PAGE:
The US$400,000 project, undertaken by the Aga Khan Development Network, in collaboration with the two governments, will improve significantly the flow of aid, commerce and trade within Central Asia. It includes the construction of border posts at each end of the bridge, a link road on the Afghan side and a small marketplace on the Tajik side.
“Bridging the Pyanj River today means creating a corridor of hope and opportunity for this entire region,” said the Aga Khan. “By facilitating the flow of goods, services, knowledge and technology in both directions, this bridge will allow communities on either side of the frontier, as well as neighbouring countries, to gain from one another and to contribute to one another’s welfare.”
“Today,” said President Rahmonov, “marks an important beginning.” “This bridge demonstrates the commitment of the government and people of Tajikistan to opening communications with, and bringing development to, Afghanistan. It stands as a concrete example of how international organisations such as the Aga Khan Development Network can enhance collaborative projects between governments in the region.”
“For the people of Afghanistan, this bridge strengthens a major lifeline, both for the inward flow of assistance and the outward access to markets,” said Vice-President Arsala. “The role of the Aga Khan Development Network has been catalytic here. We see this project as a model for intergovernmental initiatives in co-operation with other credible international organisations.”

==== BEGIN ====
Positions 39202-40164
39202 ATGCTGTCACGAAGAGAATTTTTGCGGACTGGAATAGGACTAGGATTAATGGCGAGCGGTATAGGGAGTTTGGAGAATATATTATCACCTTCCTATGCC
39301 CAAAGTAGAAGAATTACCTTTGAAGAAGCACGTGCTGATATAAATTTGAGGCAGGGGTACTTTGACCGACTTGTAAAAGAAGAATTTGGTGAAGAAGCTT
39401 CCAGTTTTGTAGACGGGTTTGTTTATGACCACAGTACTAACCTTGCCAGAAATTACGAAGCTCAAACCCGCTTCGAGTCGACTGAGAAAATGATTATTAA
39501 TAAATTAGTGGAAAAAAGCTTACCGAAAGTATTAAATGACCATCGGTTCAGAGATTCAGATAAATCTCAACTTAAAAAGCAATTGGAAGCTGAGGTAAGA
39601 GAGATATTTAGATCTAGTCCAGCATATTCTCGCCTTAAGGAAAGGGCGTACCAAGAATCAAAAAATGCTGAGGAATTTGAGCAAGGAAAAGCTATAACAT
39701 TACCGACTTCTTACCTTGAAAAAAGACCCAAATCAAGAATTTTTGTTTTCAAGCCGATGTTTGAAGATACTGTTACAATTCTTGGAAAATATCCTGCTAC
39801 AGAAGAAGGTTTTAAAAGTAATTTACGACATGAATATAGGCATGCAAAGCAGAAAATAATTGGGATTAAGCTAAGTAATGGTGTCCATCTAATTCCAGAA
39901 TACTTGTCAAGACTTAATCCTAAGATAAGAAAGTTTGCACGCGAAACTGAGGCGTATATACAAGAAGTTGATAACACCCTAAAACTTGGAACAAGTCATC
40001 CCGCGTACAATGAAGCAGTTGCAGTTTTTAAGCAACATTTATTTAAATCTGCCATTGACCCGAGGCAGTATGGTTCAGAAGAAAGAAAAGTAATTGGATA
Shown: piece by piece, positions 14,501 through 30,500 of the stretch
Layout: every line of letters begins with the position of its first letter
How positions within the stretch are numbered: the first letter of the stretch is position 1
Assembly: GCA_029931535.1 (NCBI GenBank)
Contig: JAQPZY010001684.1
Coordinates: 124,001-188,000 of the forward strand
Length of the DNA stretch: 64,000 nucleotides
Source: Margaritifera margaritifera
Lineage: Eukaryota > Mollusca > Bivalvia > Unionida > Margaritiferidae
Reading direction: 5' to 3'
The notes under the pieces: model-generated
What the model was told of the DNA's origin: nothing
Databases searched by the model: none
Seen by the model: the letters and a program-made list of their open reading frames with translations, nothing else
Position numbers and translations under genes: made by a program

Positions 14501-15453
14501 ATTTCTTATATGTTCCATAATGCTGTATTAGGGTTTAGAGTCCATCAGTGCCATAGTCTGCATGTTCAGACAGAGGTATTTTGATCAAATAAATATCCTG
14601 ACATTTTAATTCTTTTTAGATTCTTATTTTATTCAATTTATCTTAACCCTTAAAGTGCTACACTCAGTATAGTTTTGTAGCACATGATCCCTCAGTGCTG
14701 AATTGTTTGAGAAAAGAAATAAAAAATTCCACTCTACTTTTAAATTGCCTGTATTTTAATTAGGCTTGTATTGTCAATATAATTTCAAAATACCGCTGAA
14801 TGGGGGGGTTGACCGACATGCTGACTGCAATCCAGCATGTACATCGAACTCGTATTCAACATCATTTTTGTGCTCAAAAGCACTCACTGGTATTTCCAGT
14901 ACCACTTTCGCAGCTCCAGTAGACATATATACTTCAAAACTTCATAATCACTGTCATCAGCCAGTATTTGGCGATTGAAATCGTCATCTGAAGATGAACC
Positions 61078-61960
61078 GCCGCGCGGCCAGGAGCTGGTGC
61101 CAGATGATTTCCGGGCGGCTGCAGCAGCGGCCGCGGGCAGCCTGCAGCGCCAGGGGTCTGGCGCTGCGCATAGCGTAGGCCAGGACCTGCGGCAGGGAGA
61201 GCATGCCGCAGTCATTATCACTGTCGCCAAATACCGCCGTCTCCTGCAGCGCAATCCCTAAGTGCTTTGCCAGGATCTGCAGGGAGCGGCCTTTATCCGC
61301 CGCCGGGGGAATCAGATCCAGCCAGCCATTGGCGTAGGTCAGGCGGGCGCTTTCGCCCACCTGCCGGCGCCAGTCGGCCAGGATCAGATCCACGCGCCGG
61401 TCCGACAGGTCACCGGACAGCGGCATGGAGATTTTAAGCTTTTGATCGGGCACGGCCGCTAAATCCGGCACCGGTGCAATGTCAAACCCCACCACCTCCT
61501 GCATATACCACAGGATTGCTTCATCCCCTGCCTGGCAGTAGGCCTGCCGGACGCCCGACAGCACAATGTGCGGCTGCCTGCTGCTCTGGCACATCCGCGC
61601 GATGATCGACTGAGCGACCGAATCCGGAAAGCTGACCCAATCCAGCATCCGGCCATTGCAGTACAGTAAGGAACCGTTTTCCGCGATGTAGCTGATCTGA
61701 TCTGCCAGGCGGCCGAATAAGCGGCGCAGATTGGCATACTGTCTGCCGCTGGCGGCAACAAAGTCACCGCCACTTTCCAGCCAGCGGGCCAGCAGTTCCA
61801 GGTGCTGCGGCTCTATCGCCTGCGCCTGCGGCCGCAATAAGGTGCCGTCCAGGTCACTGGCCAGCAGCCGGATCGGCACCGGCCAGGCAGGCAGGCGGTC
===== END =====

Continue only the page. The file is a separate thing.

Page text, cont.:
Thousands of residents on both sides of the river witnessed the historic occasion as the three leaders joined together in a ceremony at the mid-point of the bridge between the two countries.
With a length of 135 metres along a single span, the longest suspension bridge joining the two countries will carry both commercial and passenger traffic. It will also connect hitherto inaccessible parts of Afghanistan to its northern neighbours. The only existing bridge linking the two countries is at Ishkoshim to the south-east which enables access into the remote Wakhan province.